Licensed Practical Nurse LPN
Career Overview: Licensed Practical Nurse (LPN)
These terms LPN and LVN are more or less interchangeable and they refer to people who car for the sick, injured, convalescent, or disabled while under the direction of registered nurses or physicians.
LVNs and LPNs work in hospitals, in long term care facilities for the aged and infirm. They handle many of the routine bedside chores, taking vital signs, providing scheduled medication and injections, bathing and dressing, replacing bandaging and helping with daily sanitation tasks. LPN/LVNs collect samples for testing, perform routine laboratory tests, and record food and fluid intake and output.
Training & Qualifications
All 50 states and the District of Columbia require candidates for this job to pass a licensing examination known as the NCLEX-PN. The educational program must be state approved. LVN and LPN educational programs generally take a year; they can be found at community colleges and online educational facilities. Entry for one of the training programs generally requires a high school education.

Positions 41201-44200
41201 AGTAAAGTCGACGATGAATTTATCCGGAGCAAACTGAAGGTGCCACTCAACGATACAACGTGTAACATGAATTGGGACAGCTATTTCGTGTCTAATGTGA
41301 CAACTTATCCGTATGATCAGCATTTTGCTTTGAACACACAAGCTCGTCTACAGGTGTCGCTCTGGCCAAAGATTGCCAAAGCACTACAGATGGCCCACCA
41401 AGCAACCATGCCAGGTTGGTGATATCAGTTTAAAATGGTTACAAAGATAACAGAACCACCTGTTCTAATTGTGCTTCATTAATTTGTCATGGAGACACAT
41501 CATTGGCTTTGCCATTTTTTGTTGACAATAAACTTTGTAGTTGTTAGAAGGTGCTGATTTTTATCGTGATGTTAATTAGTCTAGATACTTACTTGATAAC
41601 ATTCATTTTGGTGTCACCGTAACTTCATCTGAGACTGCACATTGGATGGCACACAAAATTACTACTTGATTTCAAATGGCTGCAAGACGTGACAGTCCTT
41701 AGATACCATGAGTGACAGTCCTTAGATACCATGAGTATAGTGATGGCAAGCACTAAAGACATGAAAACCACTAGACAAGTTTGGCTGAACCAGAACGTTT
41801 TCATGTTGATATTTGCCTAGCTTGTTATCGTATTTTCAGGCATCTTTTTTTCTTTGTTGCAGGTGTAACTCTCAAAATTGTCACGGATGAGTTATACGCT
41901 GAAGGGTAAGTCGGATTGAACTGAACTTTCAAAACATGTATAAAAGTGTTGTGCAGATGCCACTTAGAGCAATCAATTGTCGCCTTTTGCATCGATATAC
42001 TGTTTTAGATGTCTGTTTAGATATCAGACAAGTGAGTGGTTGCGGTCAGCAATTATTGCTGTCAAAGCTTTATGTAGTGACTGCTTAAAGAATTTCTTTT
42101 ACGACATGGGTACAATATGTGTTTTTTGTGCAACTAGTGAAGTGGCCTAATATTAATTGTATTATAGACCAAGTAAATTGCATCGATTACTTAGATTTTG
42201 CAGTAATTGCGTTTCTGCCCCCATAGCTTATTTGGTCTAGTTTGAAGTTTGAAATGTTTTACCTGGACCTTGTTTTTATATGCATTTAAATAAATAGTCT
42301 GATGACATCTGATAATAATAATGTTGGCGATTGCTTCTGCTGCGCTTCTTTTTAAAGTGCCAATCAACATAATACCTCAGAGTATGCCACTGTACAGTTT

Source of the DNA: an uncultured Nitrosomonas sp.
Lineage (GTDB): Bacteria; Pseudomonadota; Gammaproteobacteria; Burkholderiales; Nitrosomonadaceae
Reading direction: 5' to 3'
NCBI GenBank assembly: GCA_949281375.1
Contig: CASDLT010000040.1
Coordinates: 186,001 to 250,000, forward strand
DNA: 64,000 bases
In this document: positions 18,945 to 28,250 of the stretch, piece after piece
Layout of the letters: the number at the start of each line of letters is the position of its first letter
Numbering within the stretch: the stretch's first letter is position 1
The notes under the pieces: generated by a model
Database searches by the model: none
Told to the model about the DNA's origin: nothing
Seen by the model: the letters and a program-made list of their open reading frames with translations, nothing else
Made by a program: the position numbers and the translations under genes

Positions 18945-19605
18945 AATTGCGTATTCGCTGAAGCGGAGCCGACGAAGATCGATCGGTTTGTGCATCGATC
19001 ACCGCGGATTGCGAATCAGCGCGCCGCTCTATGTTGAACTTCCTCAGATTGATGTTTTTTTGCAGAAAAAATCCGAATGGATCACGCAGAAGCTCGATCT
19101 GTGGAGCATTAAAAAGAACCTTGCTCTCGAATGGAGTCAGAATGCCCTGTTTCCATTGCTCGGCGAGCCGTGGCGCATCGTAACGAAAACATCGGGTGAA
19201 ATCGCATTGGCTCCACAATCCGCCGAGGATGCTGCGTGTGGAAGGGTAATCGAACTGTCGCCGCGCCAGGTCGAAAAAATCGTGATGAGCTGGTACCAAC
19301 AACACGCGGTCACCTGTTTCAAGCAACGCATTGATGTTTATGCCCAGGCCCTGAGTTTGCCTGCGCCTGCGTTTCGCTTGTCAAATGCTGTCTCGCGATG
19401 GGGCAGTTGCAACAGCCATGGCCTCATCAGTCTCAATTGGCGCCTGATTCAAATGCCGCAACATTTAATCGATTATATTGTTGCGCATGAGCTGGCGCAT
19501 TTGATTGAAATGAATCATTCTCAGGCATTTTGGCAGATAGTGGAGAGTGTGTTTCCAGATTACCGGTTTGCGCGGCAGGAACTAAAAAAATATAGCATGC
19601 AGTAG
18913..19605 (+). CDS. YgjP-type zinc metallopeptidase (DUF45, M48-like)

In 2007 there were nearly 750,000 LPN/LVN jobs in the United States. 26% worked in hospitals while another 26% were employed in nursing facilities. 12% worked in a physician's office and the remainder was in a variety of public and private care facilities.
This job category is growing faster than overall employment growth because of the increase in nursing facilities and home health care services.
Earnings for lowest 10%: $13.16 $27,370
Median Earnings: $18.24 $37,940
Earnings for top 10%: $25.08 $52,160
Source: Department of Labor